Differences between non-diabetic and type 2 diabetic subjects were evaluated with unpaired, two-sided t tests. Correlations were evaluated by linear regression and multiple interactions by forward stepwise multivariate linear regression and by exhaustive check of all possible multivariate models. Variables with univariate correlation with p<0.05 were included in the multivariate regression but HOMA-IR was left out of the multivariate when both plasma glucose and fasting insulin were included. Also, we included all fat compartment variables in the multivariate analysis, even though we did not find a univariate correlation. The correlations were calculated for all subjects as well as for the type 2 diabetic subjects and the non-diabetic subjects. For non-normally distributed variables, values were log-transformed before correlation analysis. Values of p<0.05 were considered significant.
Statistical analysis was performed with SPSS, Microsoft Excel and Matlab (MathWorks, Natick, MA, USA).
Basic characteristics of the subjects
Non-diabetic subjects (n=18)
Type 2 diabetic subjects (n=10)
Liver fat (%)
Total abdominal fat (cm3)
S.c. fat (cm3)
Intra-abdominal fat (cm3)
Fasting serum glucose (mmol/l)
Fasting serum insulin (mU/l)
Serum adiponectin (mg/l)
Serum ALT (U/l)
Serum NEFA (μmol/l)
Plasma TG (mmol/l)
LDL size (nm)
Production and clearance rates
Non-diabetic subjects (n=18)
Type 2 diabetic subjects (n=10)
VLDL TG total production (mg kg−1 day−1)
VLDL1 TG production rate (mg kg−1 day−1)
VLDL1 TG FCR (pools/day)
VLDL1 TG FDCR (pools/day)
VLDL1 TG FTR (pools/day)
VLDL1 TG to VLDL2 transfer (mg kg−1 day−1)
VLDL2 TG direct production rate (mg kg−1 day−1)
VLDL2 TG FCR (pools/day)
VLDL ApoB total production (mg kg−1 day−1)
VLDL1 ApoB production rate (mg kg−1 day−1)
VLDL1 ApoB FCR (pools/day)
VLDL1 ApoB FDCR (pools/day)
VLDL1 ApoB FTR (pools/day)
VLDL1 ApoB to VLDL2 transfer (mg kg−1 day−1)
VLDL2 ApoB direct production rate (mg kg−1 day−1)
VLDL2 ApoB FCR (pools/day)
Hepatic lipid and intra-abdominal fat predictors
Univariate regressions of plasma concentrations and adiposity measures
Total abdominal fat
Multivariate regression models searching for independent correlates of liver fat content, VLDL1 TG and ApoB production, and VLDL1 TG and ApoB FTR: results of stepwise multivariate regression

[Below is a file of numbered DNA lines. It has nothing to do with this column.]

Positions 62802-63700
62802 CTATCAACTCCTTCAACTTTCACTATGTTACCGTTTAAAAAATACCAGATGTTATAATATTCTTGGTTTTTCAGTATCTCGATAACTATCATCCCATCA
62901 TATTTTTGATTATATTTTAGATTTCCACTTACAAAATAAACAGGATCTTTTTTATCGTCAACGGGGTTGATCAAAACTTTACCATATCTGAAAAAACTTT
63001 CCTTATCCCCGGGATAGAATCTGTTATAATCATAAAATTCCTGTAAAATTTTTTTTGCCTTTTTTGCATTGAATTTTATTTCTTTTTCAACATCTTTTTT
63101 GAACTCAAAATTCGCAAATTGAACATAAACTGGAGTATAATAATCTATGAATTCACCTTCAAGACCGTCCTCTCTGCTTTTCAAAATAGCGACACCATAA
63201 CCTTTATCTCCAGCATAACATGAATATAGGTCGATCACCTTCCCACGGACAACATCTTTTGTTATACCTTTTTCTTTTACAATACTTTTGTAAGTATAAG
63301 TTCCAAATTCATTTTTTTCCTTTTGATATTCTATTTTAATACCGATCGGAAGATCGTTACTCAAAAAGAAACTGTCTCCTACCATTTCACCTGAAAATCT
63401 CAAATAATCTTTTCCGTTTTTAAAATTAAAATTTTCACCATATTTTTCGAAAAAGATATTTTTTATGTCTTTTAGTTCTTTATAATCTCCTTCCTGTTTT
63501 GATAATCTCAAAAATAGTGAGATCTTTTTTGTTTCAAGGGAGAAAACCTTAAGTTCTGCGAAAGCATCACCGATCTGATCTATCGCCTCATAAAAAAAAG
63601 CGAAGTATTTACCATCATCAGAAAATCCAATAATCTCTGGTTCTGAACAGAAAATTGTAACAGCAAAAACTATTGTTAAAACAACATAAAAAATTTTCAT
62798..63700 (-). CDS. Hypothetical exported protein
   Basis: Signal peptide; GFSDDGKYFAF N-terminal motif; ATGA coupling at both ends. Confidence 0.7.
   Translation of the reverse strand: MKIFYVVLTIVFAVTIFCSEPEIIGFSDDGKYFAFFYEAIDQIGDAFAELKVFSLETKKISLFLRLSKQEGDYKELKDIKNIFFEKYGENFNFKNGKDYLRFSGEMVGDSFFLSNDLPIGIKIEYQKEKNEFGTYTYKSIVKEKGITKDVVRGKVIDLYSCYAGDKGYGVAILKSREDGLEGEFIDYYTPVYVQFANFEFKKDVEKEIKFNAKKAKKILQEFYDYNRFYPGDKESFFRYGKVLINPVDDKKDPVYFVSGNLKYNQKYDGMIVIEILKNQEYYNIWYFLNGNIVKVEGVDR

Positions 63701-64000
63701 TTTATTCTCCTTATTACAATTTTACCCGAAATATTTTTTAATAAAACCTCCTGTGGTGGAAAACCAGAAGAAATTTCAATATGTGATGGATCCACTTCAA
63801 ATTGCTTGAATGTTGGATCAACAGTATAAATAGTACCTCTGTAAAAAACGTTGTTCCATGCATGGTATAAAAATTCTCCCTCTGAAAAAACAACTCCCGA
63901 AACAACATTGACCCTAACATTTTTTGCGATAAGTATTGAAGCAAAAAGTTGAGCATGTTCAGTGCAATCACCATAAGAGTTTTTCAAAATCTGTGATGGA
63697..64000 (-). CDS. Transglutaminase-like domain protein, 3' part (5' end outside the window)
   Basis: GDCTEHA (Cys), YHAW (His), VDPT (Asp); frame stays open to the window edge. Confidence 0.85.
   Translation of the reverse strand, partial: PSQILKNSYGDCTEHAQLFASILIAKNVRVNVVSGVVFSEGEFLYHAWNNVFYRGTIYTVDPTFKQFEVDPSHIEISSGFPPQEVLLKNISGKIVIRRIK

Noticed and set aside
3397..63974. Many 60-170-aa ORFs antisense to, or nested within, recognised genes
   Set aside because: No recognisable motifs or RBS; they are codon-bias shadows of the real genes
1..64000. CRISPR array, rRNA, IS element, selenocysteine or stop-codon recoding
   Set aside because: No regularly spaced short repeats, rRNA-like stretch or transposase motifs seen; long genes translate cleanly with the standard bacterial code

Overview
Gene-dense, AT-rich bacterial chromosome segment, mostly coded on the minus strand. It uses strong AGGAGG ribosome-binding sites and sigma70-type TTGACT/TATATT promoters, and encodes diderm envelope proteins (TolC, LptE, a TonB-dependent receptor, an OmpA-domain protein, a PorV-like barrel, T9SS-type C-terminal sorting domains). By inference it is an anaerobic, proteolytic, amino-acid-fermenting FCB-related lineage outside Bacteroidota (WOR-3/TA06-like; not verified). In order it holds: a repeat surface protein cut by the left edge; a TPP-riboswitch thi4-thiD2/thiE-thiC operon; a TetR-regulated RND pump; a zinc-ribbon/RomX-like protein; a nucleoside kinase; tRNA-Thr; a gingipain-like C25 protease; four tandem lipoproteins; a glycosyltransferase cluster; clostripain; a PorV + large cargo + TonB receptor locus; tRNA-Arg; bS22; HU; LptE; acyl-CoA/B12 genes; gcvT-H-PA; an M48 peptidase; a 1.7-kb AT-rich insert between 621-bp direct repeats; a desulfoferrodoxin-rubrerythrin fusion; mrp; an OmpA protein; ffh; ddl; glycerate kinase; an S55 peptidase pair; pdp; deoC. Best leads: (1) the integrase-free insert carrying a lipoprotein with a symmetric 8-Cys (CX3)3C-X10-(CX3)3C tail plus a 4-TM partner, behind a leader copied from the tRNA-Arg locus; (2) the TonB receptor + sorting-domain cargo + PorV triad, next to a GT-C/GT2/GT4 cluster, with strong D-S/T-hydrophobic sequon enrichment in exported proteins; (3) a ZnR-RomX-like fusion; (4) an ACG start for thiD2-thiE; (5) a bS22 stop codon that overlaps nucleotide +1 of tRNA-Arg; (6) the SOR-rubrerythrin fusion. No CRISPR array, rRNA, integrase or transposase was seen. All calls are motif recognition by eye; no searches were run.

VLDL1 TG production rate
VLDL1 apoB production rate
VLDL1 TG FTR
VLDL1 ApoB FTR
Production and clearance rates
In a stepwise multivariate regression analysis of VLDL1 TG or apoB production rate as the dependent variable and plasma glucose, insulin, liver fat, intra-abdominal fat, subcutaneous fat and adiponectin as independent variables, only plasma glucose and liver fat remained significant (Table 4). When VLDL1 TG or ApoB FTR served as the independent variable, insulin was the best predictor of VLDL1 TG and ApoB (Table 4).
This study shows that liver fat, insulin and plasma glucose are independent determinants of VLDL1 TG and ApoB production rates. The key metabolic determinants of liver fat content were intra-abdominal fat, adiponectin and plasma glucose. These findings emphasise the critical role of substrate fluxes and lipid availability in the liver as the driving force for the overproduction of VLDL1 in subjects with type 2 diabetes .
The liver fat content reflects the balance between NEFA flux, fatty acid oxidation, de novo lipogenesis and VLDL secretion. Increased NEFA flux is a major contributor to the availability of TG for VLDL assembly [27, 28]. Indeed, increased delivery of NEFA to the liver in humans is associated with fatty liver [29, 30] and has been linked to hepatic insulin resistance [31–33]. These findings are consistent with the strong relationship we observed between intra-abdominal fat and liver fat content.